Muslim women in Italy have it hard. They are surrounded by Christianity and Italian culture, but want to follow their parents’ rules.
An Italian boyfriend might be able to convert to Islam, but how can you even meet an Italian male who is not Muslim?
“Our boyfriends must be Muslim for Allah’s sake, not for us,” said Iman Garche, 24, who is studying English and French at the University of Urbino but also lives in Pesaro with her Moroccan family.
About 17 Muslim families, most of them from Morocco, live in Urbino, say members of this small Muslim community. Lubna El Badaoui, 22, works at L’Angolo Kebab restaurant. Her mother sometimes makes bread, called khobz in Arabic, and sells it to neighbors. “It is really hard for me,” says the daughter, “as I have to feed my mother and two brothers.”
Her father came to Urbino 20 years ago to find a job. In the 1990s, people from developing nations saw Italy as second America. After her father came, Lubna arrived in Urbino at age 6 with her mother and two brothers. She attended kindergarten, primary and high school.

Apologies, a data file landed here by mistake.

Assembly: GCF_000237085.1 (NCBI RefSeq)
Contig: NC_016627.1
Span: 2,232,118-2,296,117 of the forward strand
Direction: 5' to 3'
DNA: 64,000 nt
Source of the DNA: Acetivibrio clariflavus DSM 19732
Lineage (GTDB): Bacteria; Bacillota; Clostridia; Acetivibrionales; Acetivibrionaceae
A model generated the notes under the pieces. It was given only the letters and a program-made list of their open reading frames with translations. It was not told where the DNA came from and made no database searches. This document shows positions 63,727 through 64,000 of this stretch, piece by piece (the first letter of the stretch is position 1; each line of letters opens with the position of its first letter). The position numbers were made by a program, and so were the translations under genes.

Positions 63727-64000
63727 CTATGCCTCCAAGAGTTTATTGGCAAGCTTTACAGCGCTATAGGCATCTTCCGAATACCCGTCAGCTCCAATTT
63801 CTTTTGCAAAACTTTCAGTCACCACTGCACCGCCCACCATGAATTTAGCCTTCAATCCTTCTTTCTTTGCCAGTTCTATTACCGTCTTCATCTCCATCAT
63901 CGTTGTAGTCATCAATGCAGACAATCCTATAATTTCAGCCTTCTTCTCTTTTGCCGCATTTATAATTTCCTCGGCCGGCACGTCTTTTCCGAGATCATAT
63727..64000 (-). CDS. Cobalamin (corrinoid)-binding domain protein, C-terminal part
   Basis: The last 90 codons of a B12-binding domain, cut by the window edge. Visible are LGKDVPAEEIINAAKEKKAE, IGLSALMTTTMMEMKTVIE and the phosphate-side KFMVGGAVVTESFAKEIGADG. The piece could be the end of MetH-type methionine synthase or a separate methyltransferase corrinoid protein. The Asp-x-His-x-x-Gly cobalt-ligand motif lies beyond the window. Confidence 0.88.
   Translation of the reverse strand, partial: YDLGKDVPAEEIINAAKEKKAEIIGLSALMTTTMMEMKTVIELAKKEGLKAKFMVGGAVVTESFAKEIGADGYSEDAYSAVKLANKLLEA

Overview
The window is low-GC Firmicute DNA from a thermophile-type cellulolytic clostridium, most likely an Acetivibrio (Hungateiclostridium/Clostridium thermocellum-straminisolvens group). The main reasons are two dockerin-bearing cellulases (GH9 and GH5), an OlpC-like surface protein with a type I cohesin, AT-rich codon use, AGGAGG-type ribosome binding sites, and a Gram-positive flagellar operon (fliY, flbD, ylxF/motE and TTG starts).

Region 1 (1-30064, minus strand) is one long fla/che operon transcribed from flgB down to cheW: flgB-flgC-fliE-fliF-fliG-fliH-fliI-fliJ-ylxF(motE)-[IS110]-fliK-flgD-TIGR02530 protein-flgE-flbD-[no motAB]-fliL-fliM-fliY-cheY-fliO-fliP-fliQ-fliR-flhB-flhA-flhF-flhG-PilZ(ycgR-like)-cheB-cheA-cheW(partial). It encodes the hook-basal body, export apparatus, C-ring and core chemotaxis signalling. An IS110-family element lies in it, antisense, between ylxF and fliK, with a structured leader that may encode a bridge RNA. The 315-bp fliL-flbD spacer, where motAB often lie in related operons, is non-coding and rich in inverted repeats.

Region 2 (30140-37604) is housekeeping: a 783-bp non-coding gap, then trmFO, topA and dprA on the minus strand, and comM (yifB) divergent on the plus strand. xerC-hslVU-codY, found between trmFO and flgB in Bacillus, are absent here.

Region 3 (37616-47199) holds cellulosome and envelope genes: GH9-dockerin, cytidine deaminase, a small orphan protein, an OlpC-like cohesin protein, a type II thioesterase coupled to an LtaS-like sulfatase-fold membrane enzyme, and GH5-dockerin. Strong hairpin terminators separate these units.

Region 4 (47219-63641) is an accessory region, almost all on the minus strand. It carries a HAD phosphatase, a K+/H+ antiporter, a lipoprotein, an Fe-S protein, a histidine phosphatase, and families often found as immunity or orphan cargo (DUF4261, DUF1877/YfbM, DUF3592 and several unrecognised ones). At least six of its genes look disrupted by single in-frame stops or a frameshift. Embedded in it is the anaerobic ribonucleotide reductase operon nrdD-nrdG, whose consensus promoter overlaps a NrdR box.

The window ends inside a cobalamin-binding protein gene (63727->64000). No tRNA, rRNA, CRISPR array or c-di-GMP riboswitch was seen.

She dropped out the university after a year and a half. Following religious custom, she wears a scarf that covers her entire head except for her face.
“Wearing a scarf in Urbino makes me confront problems when I look for a job because they don’t want to recruit me,” she said in Italian through a translator. She feels discriminated against, even though people do not say anything directly to her related to her manner of dress or religion.
The construction company that her father ran here went bankrupt, so he returned to Morocco to find a job. It was the same for many Moroccans who came to Italy for jobs in recent decades. When the economic crisis hit, they decided to go back.
One of the essential duties of Muslims is to pray five times a day. El Badaoui does this, sometimes in restaurant where she works and sometimes at home. Performing religious duties in Islam is called jihad, although the word is also used in less positive ways in today’s charged political atmosphere.
See on 2012.inurbino.net